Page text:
Nintendo has revived the classic Game & Watch, this time in glorious full-color and running the same Super Mario Bros that first graced the Nintendo Entertainment System (NES) back in 1985. Even though it’s only been on the market for a few days, [stacksmashing] has already made some impressive progress towards unlocking the full potential of this $50 retro handheld.
It will come as no surprise to the average Hackaday reader that what we’re looking at here is a pocket-sized NES emulator, but until [stacksmashing] cracked his open, nobody was quite sure what kind of hardware is was running on. Thankfully there wasn’t an epoxy blob in sight, and all of the chips were easily identifiable. Armed with the knowledge that the Game & Watch is running on a STM32H7B0 microcontroller with a nearby SPI flash chip holding the firmware, it was just a matter of figuring out how the software worked.
It didn’t take long to find that an unpopulated header on the board would give him access to the Serial Wire Debug (SWD) interface of the STM32, though unfortunately he found that the chip’s security mode was enabled and he couldn’t dump the firmware.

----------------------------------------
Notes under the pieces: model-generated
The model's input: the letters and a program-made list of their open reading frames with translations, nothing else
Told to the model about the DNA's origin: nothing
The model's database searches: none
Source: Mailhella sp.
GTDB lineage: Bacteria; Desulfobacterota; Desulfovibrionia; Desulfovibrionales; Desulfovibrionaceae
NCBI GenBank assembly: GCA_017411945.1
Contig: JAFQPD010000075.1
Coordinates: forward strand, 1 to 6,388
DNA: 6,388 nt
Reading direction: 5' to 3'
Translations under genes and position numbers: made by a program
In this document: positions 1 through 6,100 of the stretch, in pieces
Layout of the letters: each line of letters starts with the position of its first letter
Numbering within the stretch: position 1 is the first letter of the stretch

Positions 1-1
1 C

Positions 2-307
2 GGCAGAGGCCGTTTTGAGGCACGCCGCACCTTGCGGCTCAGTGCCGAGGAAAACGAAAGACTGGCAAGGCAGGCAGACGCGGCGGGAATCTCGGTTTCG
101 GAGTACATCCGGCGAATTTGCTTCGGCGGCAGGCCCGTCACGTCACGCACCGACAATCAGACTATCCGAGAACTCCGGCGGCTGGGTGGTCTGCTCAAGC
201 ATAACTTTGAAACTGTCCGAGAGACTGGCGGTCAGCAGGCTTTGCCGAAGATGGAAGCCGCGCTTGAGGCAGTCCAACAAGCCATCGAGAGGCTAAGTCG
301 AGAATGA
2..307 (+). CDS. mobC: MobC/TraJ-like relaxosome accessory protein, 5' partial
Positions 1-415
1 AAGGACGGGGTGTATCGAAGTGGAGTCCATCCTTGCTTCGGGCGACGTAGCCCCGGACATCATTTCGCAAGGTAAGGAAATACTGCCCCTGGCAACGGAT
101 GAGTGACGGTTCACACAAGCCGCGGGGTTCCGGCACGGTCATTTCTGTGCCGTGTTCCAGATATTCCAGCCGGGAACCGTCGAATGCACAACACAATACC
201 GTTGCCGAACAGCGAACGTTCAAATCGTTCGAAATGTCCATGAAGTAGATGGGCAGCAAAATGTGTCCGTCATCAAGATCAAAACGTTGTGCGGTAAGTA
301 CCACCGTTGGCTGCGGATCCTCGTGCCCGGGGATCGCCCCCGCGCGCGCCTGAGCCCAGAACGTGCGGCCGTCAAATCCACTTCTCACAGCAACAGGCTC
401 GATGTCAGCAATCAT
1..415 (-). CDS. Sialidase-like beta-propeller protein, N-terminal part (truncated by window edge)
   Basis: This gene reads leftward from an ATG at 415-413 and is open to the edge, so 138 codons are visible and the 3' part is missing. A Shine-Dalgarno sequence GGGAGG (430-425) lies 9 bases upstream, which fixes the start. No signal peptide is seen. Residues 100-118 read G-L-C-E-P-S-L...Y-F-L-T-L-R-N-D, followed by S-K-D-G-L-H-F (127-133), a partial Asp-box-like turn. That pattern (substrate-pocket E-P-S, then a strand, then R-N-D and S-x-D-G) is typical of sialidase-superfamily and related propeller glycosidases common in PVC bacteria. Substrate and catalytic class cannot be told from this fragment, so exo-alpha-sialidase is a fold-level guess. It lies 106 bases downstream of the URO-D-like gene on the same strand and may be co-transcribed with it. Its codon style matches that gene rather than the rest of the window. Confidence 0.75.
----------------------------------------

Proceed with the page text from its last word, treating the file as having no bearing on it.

But he was able to dump the RAM through SWD, which allowed him to identify where the Super Mario Bros NES ROM lived. By connecting the SPI flash chip to a reader and comparing its contents with what the system had in RAM, [stacksmashing] was able to figure out the XOR encryption scheme and come up with a tool that will allow you to insert a modified ROM into an image that can be successfully flashed to the chip.
So does that mean you can put whatever NES ROM you want on the new Game & Watch? Unfortunately, we’re not quite there yet. The emulator running on the device has a few odd quirks, and it will take some additional coaxing before its ready to run Contra. But we’ve seen enough of these devices get hacked to know that it’s just a matter of time.
[Thanks to NeoTechni for the tip.]